When EU leaders signed the modified Treaty for Establishing the European Stability Mechanism (ESM) on February 2, 2012, they delayed a decision on one key provision: What to do with the unused funds from the EFSF, which the ESM effectively replaces. Officials have debated for months, and eurozone finance ministers meet next week to hash out an agreement.
The EFSF has been the eurozone’s primary bailout facility since 2010, and in July 2011, officials enhanced it to provide capital support for troubled eurozone banks as well as sovereigns. Its total lending capacity is about €440 billion, and nearly €200 billion is spoken for by Greece, Portugal and Ireland, leaving €240 billion in the piggy bank. The ESM will be the eurozone’s permanent bailout mechanism after mid-2012. It’ll provide further support for bailed-out nations encountering difficulty returning to primary debt markets once their EFSF financing wraps, and it will be the primary lender to future troubled sovereigns. The ESM was scheduled to begin once the EFSF ends on June 30, 2013, but the February 2 agreement moved its birth a year earlier, leaving the EFSF’s existence after July 1, 2012, in question. The ECB, European Commission and many heads of state favor adding the untapped €240 billion to the ESM—no sense taking approved funding off the table—but Germany opposed this.
A German roadblock might seem odd considering Chancellor Merkel’s historically pro-euro stance. But she’s walking a tough political tightrope, balancing international needs with domestic political concerns. The eurozone’s survival doesn’t just depend on Germany’s EFSF/ESM contributions—Merkel and French President Nicolas Sarkozy are widely seen as the eurozone’s de-facto leaders, and her strong political support for the periphery has been key in corralling the rest of the union at times. However, her international stance is deeply unpopular with the many German taxpayers who don’t enjoy their hard-earned euros bailing out what they see as their profligate neighbors.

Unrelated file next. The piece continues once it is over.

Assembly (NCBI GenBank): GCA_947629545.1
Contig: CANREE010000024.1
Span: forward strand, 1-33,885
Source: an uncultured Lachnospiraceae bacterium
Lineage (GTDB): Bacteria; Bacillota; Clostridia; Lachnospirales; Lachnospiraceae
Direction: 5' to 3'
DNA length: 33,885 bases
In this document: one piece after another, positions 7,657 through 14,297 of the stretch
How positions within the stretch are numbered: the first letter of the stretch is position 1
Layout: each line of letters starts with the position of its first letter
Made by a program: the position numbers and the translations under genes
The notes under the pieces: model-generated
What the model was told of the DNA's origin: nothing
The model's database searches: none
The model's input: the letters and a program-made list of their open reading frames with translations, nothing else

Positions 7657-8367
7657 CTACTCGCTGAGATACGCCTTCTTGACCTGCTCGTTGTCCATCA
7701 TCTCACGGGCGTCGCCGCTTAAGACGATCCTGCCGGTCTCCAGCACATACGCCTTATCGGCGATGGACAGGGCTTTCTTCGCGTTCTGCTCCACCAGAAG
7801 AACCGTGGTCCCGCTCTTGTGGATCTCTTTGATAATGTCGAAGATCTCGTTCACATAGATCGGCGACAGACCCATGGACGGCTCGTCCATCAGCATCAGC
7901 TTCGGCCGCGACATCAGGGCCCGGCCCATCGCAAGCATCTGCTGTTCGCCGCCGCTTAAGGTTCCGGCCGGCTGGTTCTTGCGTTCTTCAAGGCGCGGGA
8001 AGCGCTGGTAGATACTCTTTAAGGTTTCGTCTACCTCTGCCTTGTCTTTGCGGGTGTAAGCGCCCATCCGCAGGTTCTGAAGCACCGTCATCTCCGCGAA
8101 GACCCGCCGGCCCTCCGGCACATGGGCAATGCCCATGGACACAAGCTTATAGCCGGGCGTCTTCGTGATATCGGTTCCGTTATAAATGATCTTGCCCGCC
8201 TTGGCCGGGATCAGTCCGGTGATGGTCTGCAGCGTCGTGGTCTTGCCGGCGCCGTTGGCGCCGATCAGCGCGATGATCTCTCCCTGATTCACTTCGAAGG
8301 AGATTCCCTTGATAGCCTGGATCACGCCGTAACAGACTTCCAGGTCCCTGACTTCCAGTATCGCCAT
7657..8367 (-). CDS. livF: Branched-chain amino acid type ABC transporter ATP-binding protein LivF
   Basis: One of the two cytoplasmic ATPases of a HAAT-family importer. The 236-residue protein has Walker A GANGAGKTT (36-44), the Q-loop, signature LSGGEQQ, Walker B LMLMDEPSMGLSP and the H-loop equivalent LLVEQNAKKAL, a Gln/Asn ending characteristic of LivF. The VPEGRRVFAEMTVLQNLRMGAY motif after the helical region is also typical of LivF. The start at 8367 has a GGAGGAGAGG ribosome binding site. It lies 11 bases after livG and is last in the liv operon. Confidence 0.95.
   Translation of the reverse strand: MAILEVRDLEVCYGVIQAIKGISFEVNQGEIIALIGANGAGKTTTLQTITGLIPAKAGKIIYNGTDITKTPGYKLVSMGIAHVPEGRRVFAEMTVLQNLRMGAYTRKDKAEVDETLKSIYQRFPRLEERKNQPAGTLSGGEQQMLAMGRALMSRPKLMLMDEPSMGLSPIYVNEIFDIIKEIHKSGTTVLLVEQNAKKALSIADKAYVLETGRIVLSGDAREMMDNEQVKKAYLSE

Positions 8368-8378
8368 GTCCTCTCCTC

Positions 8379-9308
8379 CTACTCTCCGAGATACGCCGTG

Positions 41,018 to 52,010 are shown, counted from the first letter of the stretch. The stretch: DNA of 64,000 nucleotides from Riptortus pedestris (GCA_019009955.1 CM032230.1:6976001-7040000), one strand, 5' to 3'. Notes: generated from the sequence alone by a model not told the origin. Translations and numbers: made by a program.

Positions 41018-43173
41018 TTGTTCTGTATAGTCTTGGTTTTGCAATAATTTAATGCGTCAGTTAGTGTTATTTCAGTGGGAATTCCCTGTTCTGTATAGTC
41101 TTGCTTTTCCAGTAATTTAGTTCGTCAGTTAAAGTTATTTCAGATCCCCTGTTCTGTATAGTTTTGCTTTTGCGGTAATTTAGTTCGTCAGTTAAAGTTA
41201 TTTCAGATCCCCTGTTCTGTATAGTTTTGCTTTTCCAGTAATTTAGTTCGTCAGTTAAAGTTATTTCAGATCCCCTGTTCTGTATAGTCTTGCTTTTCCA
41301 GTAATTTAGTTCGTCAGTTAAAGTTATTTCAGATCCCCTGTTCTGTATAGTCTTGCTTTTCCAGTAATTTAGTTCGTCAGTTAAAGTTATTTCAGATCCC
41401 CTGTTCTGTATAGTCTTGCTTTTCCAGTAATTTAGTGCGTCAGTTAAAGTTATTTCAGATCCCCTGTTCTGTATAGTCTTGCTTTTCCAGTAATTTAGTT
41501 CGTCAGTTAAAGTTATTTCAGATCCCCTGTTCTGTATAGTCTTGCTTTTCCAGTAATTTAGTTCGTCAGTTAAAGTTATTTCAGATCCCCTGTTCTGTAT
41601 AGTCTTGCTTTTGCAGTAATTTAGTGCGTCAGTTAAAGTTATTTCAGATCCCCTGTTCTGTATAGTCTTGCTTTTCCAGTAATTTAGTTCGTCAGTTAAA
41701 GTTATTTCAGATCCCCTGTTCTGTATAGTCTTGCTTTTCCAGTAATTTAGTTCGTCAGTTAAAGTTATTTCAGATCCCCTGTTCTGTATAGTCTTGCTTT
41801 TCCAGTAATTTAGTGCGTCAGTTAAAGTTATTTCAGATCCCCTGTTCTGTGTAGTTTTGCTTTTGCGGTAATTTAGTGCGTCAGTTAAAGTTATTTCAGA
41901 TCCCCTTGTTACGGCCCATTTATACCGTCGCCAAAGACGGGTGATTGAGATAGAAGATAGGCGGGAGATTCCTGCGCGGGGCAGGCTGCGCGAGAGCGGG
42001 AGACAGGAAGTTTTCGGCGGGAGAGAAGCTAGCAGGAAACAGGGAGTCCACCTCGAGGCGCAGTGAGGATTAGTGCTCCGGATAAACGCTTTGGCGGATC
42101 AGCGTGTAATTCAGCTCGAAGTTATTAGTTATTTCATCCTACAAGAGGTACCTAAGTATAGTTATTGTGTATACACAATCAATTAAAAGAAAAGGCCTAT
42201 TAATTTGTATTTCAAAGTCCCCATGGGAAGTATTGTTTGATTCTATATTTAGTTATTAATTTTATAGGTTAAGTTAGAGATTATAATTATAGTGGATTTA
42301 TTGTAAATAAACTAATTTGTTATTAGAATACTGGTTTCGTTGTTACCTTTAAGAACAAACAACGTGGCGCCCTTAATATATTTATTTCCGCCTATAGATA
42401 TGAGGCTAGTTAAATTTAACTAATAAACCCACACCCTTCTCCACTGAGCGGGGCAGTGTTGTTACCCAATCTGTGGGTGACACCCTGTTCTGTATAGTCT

Thus, Merkel’s steadfast euro support on the international stage has cost her at home, jeopardizing her 2013 re-election chances. By all accounts, Merkel supports doing what’s necessary to preserve the euro, and she’s signaled tepid support for boosting the ESM. But despite her stature as an international stateswoman, she’s a politician first and foremost—her goal is to win next year. And she has a difficult road ahead. Last March, her Christian Democratic Union (CDU) lost its 58-year grip on the state of Baden-Württemberg in what was widely seen as a referendum on her leadership. Merkel likely dreads a similarly poor showing in upcoming elections in Northwest Rhine-Westphalia and Schleswig-Holstein, which many see as bellwethers for next year’s national contest. Hence her tough stance on commingling the ESM/EFSM—it’s likely an attempt to curry favor with bailout-fatigued voters.
Those voters gave her an unexpected break Sunday: The CDU won the election in Saarland, a tiny west German state. And armed with that surprise showing of voter support on Monday, Merkel announced she’s now open to allowing the EFSF and ESM to run simultaneously. It’s a clever compromise. Germany’s bailout contributions wouldn’t increase, but they’d have a longer lifespan. This lets Merkel appear accommodative abroad while assuring German voters she remains a careful steward of public funds.
Whether this works as an electoral tactic remains to be seen, but the fact she’d so quickly seize even the tiniest chance to show some bailout flexibility demonstrates the ever-present political will to preserve the euro. Merkel’s announcement seems to have given other holdouts, like Finland, some leeway to thaw their own tough stances. And with the window for compromise thrust open, it seems likely eurozone bailout firepower gets boosted for at least the next year.
In the long run, this doesn’t much change things even if the increase becomes permanent—having an extra bailout lifeline is helpful, but continued reforms are the key to long-term progress. Near term, though, Germany’s agreement removes a layer of uncertainty.
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